Sunday, November 25, 2007

Networking...a Different Way

I’ve been reassessing the roles we play in our networking groups and what we can bring to the table to make these confabs more rewarding…especially for ourselves. And I was reminded of a column that ran in this space a couple of years ago:

Sally Ann Phillips and Todd Paris have the right idea. Sally is the self-described Marketing Maven with Mariner, an IT firm; Todd is a Registered Representative with AXA Advisors, a financial services company. Both these colleague/friends are in business networking groups to which I belong. Independent of each other, however, they came up with a common approach to maximizing their opportunities to gather referrals.

Welcome to another edition of Not Your Usual Marketing Tips from JDK Marketing Communications Management.

Rather than – as we all do – orally declare in general terms that their “best customer” is such and such a size, and has sales of X-amount, Sally and Todd respectively produce a sheet of paper to the group. On that sheet (Sally and Todd prepare their own in their own format) they ask for specifics – “Here’s a list of 20 companies in town,” they might ask. “Can you give me the name of ANYONE working at ANY of these places? And I don’t care if they’re the custodian. As long as I can talk to them, and in turn they can lead me to the decision-maker that I need to see…”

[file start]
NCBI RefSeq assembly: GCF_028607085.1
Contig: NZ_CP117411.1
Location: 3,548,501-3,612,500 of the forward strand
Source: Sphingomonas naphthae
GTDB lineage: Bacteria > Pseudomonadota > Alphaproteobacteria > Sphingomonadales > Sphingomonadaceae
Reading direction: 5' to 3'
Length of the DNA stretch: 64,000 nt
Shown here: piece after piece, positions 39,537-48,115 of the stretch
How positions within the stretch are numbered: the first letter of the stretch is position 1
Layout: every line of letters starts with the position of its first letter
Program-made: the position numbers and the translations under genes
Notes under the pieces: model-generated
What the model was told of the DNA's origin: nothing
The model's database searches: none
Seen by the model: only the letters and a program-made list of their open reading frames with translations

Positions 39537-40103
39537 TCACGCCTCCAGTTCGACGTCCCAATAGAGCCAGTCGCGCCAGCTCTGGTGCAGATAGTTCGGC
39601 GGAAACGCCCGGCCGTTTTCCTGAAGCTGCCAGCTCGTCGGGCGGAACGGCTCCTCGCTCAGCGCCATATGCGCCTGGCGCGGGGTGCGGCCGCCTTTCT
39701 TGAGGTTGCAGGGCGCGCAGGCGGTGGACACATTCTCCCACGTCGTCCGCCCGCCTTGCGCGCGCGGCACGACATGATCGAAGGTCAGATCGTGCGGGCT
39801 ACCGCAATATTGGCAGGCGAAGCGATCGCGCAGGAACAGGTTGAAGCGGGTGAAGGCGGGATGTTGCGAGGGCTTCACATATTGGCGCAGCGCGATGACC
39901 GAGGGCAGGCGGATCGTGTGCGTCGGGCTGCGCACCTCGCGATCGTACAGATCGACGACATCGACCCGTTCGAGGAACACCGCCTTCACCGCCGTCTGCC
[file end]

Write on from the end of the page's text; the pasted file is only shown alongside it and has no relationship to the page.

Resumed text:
Sally and Todd are betting that, if you’re presented with a list of named companies in town, there’s a good chance you know somebody doing something at one of those companies. And if you can supply them with that name, implying that you know that person, well, that’s better than an absolute cold call, isn’t it?

Try it the next time you go to one of your networking groups. Prepare a printed list, not just of industries but also of specific companies, organizations, etc. that you’d like to “get into.” Place a line next to each company with room for a contact name. Any contact name. And push everyone in your group to think hard (it may not be such hard thinking, after all) to fill it out and hand it back to you…no later than the conclusion of your meeting.

Voila! Instant referrals.

That’s better than waiting for those in your group, after they’ve heard your 30-second weekly spiel, to get back to you “later,” isn’t it?

Joel Kweskin

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